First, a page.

John Hinderaker at Power Line posted an article today about a lawsuit a half dozen members of the Honduras caravan have filed against President Trump and various other federal officials. It is a class action lawsuit.
The article reports:
Trump’s professed and enacted policy towards thousands of caravanners seeking asylum in the United States is shockingly unconstitutional. President Trump continues to abuse the law, including constitutional rights, to deter Central Americans from exercising their lawful right to seek asylum in the United States, and the fact that innocent children are involved matters none to President Trump.
Remember that the majority of the caravan is comprised of military-age men. The women and children are put at the front of the line for photo ops (and will probably be put in the front during the attempt to break into the United States). It may be lawful for people to seek asylum, but I think it is rather cheeky to sue the leaders of the country where you are requesting asylum.
The article explains:
Asylum is supposed to be available to people who face persecution in their home countries on grounds of religion, race, etc. It was never intended to apply wholesale to entire populations on the ground that their country is poorly governed.
But the theory of the caravan (and the lawsuit) is that anyone who makes it to American soil has due process rights as an asylum seeker, meaning, as a practical matter, that he or she has plenty of time to disappear into sanctuary regions like California. Think of it as a kind of legal illegal immigration.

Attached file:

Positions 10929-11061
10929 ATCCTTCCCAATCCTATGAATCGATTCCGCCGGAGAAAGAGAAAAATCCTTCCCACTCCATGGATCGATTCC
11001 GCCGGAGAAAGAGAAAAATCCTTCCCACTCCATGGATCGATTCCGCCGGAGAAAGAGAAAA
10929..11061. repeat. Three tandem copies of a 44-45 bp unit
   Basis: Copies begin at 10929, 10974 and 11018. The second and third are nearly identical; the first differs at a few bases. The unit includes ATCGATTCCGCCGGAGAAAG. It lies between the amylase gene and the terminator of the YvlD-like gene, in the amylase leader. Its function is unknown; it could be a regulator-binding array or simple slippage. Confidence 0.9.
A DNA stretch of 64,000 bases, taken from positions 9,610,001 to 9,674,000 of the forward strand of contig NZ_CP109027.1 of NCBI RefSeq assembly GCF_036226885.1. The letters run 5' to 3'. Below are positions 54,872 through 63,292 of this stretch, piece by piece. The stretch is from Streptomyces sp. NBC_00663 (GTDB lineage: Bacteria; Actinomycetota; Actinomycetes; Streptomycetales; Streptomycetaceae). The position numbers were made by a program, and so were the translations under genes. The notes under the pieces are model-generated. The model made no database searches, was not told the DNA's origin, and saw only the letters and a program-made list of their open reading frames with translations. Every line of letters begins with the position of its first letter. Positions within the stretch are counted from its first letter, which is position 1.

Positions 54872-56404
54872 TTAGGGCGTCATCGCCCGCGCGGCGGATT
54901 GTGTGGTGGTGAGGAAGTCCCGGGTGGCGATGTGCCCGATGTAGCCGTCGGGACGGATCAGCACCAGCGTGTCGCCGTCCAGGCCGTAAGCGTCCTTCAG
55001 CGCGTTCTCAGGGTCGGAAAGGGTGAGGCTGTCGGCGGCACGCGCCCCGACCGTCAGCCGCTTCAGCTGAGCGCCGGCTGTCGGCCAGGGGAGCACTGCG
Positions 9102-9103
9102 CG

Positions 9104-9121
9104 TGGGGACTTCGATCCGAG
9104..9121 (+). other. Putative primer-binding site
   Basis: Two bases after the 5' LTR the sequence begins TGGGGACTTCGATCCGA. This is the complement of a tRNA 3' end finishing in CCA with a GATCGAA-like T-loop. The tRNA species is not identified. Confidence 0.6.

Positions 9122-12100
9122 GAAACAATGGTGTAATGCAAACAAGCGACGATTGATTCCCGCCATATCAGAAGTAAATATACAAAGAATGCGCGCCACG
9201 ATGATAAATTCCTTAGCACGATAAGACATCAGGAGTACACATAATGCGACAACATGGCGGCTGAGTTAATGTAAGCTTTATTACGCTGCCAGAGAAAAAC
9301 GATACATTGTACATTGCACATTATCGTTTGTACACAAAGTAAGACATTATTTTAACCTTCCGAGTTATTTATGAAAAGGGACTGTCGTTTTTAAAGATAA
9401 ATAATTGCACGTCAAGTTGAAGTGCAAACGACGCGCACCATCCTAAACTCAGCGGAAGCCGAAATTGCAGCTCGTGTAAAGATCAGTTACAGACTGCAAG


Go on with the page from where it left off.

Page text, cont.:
Canada is not impressed with the economic migrants either. Reuters posted the following headline on Wednesday, “Exclusive: Canada rushes to deport asylum seekers who walked from U.S.”
The article at Reuters reports:
Canada is prioritizing the deportation of asylum seekers who walked across the border from the United States illegally, federal agency statistics show, as the Liberal government tries to tackle a politically sensitive issue ahead of an election year.
…Toronto lawyer Lorne Waldman said there were good reasons for accelerating the processing and deportation of people who crossed the border: it deters people with weak claims from making refugee claims in the hopes of living in Canada for years while their case wends through the system.
“The best way of discouraging people from making frivolous claims is by having the claims processed quickly,” Waldman said.
Canada may have stumbled on the answer to the problem.